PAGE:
For those college students who aspire to one day possess a stack of PwC business cards, Mike Fenlon, PwC’s chief people officer, explains how you—yes, you—can land a job with the professional services firm. Obviously, interning with PwC will give you a leg up on the competition, as Fenlon told CNBC that a majority of […]
A reader posed a question to one of Caleb’s posts last week with regards to, “how to get into one of the big four accounting firms as an entry-level auditor when you are a laid off baby boomer with many other experiences?”
My short answer — in so many polite words — is why would anyone want to do that? Even as a recently laid off baby boomer, I can only hope that your career, up until its unexpected termination, was fulfilling. Contacts, networks, referrals, and references; all of these resources should be tapped out before considering a complete career change.
On a more basic level of necessity, I doubt that an entry-level career (well below the average Big 4 salaries earlier discussed) starting between $48,000 and $60,000 is ideal for a baby boomer. This is before the return on investment is even discussed. If I was a recruiter and had to choose between hiring a green recent graduate with minimal zero family obligations versus a baby boomer, parent of three, coming off of a recent firing, the answer is simple. The young buck will complain less, cost less in insurance terms, and has a recent education that can be molded to fit the firm’s methodology.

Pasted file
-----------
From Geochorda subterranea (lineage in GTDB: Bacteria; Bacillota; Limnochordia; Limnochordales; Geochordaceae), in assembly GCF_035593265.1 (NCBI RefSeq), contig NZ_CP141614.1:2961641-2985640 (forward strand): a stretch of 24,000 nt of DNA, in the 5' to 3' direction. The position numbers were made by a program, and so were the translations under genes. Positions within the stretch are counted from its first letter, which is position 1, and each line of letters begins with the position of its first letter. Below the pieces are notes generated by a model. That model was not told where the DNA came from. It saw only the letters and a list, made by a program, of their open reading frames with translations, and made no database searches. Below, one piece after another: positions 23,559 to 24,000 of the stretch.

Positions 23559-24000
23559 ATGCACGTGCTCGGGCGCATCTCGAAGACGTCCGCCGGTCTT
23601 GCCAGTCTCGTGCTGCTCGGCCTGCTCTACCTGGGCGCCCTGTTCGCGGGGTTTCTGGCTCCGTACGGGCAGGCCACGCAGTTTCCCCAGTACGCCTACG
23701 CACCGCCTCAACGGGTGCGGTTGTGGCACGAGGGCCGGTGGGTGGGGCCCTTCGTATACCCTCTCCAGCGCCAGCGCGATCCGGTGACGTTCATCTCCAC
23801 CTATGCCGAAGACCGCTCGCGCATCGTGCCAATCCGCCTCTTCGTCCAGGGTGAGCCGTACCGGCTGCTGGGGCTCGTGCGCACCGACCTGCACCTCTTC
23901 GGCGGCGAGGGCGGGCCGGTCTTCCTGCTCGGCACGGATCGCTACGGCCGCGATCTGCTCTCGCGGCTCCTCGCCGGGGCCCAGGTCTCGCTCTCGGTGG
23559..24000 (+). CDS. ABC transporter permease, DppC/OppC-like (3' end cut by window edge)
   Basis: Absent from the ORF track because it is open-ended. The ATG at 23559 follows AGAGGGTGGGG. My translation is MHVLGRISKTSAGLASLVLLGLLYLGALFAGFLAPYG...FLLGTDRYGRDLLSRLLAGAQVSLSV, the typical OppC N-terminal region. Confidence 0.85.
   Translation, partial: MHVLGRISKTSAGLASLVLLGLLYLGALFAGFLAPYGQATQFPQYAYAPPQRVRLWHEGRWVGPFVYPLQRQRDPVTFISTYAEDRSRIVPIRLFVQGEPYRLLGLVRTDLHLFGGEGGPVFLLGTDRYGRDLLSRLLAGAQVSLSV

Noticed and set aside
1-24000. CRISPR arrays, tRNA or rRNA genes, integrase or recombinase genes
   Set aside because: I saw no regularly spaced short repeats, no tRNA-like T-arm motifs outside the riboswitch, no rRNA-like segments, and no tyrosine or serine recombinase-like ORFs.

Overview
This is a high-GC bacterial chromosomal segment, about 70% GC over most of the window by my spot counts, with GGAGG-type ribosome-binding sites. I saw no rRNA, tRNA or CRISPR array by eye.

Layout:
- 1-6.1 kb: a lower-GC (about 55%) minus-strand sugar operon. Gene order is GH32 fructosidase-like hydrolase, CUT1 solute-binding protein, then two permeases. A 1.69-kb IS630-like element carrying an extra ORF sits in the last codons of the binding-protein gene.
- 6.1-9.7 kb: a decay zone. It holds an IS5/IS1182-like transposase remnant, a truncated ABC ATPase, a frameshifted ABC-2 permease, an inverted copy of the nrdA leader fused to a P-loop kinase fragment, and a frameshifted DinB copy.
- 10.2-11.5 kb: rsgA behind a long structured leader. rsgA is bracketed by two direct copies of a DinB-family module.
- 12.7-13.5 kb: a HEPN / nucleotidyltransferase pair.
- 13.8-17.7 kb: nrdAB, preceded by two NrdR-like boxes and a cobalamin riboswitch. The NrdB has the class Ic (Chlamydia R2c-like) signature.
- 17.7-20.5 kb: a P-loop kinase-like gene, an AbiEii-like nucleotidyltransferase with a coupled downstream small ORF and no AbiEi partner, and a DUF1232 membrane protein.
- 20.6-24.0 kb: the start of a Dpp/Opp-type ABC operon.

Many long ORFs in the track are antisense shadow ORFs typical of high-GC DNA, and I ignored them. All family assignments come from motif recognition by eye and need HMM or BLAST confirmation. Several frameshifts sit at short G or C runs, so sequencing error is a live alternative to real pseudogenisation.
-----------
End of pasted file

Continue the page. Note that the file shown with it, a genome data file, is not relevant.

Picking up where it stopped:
The typical public accounting career path is set: graduate from school, start career with a Big 4, take your punches and roll up the ranks. Those still standing in 10-12 years make partner. Burnt out souls need not apply; there’s always the private sector.
There are a few exceptions to this rule of thumb. The experienced hiring departments of the Big 4 are consistently recruiting specialized talent from the private sector. Ten years ago this centered heavily around the IT departments, as firm security practices grew exponentially (gotta love those SAS 70’s). Tax specialists are always in need. Many of the firms poach experience from government work, which is about as plug-and-play of a situation as you could hope for.
More on the volatility side of things are the firms’ advisory practices. Through 2005-2008, experienced hiring for the forensic, corporate finance and M&A practices tried desperately to keep up with growth opportunities. Turn the page to 2009 and where do you think the axe fell the most? No question it was the advisory lines. But even now as the markets shed thousands of jobs, a supply of raw talent appeared on the horizon for the Big 4 to gobble up. It can oftentimes be a rollercoaster of both potential and risk, but generally the best opportunities for experienced employment can be found here.